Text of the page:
At the airport, you could get through on your own but to make your life easier, I suggest paying a porter about 5000rp per bag and letting them help you through customs. Your trip will start off happier if you do. If you just want them to get your luggage to your transport, 2,000rp for small bags and 3,000rp for large bags is expected.
Taxi drivers don’t expect a tip but if they are helpful to you with luggage or with directions, a 1,000rp tip is appropriate. If you use a car-hire service, a 3,000rp tip is more appropriate. Be careful though. Some taxi drivers will claim they have no change in order to “encourage” you to give a tip. Don’t allow more than a 1,000rp markup.
Bali: This is the only island in Indonesia where tips are widely expected. In fact, Balinese expect to be tipped for all services. But even there, if you are not used to tipping or have run out of change, they will not snub you for not tipping.
Malaysia: Like its neighbors, tipping is not generally expected. However, as in everywhere, if you have received particularly good service, a tip can go a long way the next time you see them. In the best establishments, a 10 percent service charge is added to both your meal and hotel room.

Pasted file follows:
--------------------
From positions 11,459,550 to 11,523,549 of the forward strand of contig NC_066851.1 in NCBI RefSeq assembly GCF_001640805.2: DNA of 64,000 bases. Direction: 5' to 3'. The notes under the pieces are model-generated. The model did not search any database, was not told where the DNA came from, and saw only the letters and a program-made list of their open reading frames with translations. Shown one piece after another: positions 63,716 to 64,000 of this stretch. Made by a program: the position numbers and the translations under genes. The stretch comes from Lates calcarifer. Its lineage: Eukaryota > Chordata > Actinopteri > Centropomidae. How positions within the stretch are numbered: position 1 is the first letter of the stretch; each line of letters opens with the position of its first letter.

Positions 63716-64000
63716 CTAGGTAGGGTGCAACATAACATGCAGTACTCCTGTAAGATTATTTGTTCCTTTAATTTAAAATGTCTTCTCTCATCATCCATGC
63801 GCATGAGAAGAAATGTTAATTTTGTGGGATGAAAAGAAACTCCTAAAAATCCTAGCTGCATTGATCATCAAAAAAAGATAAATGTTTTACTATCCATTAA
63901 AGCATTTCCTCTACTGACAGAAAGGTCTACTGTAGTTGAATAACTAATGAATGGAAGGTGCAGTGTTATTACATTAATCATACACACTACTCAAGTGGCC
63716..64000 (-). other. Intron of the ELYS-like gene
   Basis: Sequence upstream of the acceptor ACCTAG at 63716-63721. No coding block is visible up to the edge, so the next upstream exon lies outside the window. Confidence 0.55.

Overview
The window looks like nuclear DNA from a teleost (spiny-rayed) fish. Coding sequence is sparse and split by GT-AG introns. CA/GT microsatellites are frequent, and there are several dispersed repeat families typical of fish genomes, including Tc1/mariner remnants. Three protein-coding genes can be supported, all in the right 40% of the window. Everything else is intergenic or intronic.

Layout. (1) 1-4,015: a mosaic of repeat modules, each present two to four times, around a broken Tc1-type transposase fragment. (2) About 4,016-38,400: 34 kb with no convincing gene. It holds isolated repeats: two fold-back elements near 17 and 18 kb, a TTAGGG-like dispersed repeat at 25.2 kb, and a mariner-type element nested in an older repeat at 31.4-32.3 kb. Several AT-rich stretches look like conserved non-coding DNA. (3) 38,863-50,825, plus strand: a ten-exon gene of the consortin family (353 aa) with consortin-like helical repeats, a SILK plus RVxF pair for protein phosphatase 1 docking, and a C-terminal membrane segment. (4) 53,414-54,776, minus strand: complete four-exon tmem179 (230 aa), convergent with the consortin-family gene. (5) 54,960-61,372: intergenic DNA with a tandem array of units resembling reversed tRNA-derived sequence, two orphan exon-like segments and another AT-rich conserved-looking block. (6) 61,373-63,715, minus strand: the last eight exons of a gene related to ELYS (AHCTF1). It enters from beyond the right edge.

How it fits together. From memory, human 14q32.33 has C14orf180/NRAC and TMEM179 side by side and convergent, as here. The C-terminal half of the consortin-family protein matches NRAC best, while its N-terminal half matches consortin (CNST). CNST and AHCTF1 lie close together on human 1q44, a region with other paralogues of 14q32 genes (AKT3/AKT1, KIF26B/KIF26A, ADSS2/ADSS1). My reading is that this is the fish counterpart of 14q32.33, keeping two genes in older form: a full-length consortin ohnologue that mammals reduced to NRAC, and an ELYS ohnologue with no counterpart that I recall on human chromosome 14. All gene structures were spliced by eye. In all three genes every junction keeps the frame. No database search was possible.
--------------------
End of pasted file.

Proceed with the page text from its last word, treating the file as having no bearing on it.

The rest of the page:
Partying in pubs/bars/clubs is a common evening pastime. You will find the better ones quite crowded and tips can go a long way towards your comfort for the evening. A tip of RM5 or RM10 can get you chair and better service from your waiter. This is a perfect example of “to insure promptness” or “to insure pleasure” as your incentive.
At five-star hotels, one or two ringgit will suffice for baggage handlers. At lower-end establishments, don’t feel compelled to tip.
Taxis: Many taxis are now metered, so you can just round up to the nearest ringgit. In unmetered taxis, expect hard bargaining with your driver for the ride. Include your tip in your end of the bargain.
Manila: Tipping is common in Manila, and anything above 10 percent will gain you a new best friend. Even if a service charge is included in restaurants, add another 5 -10 percent tip.
Service in high-end hotels is good and tips of 20 pesos per bag are common. In lower class hotels, 5pesos is common.
Most cabs are metered so round up to the next 5pesos. If you don’t say anything, the taxi driver will do it for you.